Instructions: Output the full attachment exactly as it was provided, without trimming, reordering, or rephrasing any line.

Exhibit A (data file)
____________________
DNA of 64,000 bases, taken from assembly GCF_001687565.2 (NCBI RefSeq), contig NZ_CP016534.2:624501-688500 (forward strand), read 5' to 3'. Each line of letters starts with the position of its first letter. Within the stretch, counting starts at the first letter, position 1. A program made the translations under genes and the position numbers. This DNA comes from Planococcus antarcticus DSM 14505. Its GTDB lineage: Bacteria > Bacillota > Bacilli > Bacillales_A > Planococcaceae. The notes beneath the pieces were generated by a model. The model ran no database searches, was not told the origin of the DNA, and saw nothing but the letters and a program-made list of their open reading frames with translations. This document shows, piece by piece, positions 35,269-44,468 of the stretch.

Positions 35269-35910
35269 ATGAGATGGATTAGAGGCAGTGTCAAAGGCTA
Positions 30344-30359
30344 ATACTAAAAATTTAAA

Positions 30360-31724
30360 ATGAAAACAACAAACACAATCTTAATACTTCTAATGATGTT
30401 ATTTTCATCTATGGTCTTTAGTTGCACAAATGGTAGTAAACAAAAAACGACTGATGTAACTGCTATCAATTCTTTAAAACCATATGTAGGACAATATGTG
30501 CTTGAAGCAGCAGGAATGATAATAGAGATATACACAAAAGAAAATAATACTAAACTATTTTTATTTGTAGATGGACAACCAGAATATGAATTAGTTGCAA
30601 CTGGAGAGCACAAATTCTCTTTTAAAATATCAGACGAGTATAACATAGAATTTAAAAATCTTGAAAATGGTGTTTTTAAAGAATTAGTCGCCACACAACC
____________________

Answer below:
DNA of 64,000 bases, taken from assembly GCF_001687565.2 (NCBI RefSeq), contig NZ_CP016534.2:624501-688500 (forward strand), read 5' to 3'. Each line of letters starts with the position of its first letter. Within the stretch, counting starts at the first letter, position 1. A program made the translations under genes and the position numbers. This DNA comes from Planococcus antarcticus DSM 14505. Its GTDB lineage: Bacteria > Bacillota > Bacilli > Bacillales_A > Planococcaceae. The notes beneath the pieces were generated by a model. The model ran no database searches, was not told the origin of the DNA, and saw nothing but the letters and a program-made list of their open reading frames with translations. This document shows, piece by piece, positions 35,269-44,468 of the stretch.

Positions 35269-35910
35269 ATGAGATGGATTAGAGGCAGTGTCAAAGGCTA
Positions 30344-30359
30344 ATACTAAAAATTTAAA

Positions 30360-31724
30360 ATGAAAACAACAAACACAATCTTAATACTTCTAATGATGTT
30401 ATTTTCATCTATGGTCTTTAGTTGCACAAATGGTAGTAAACAAAAAACGACTGATGTAACTGCTATCAATTCTTTAAAACCATATGTAGGACAATATGTG
30501 CTTGAAGCAGCAGGAATGATAATAGAGATATACACAAAAGAAAATAATACTAAACTATTTTTATTTGTAGATGGACAACCAGAATATGAATTAGTTGCAA
30601 CTGGAGAGCACAAATTCTCTTTTAAAATATCAGACGAGTATAACATAGAATTTAAAAATCTTGAAAATGGTGTTTTTAAAGAATTAGTCGCCACACAACC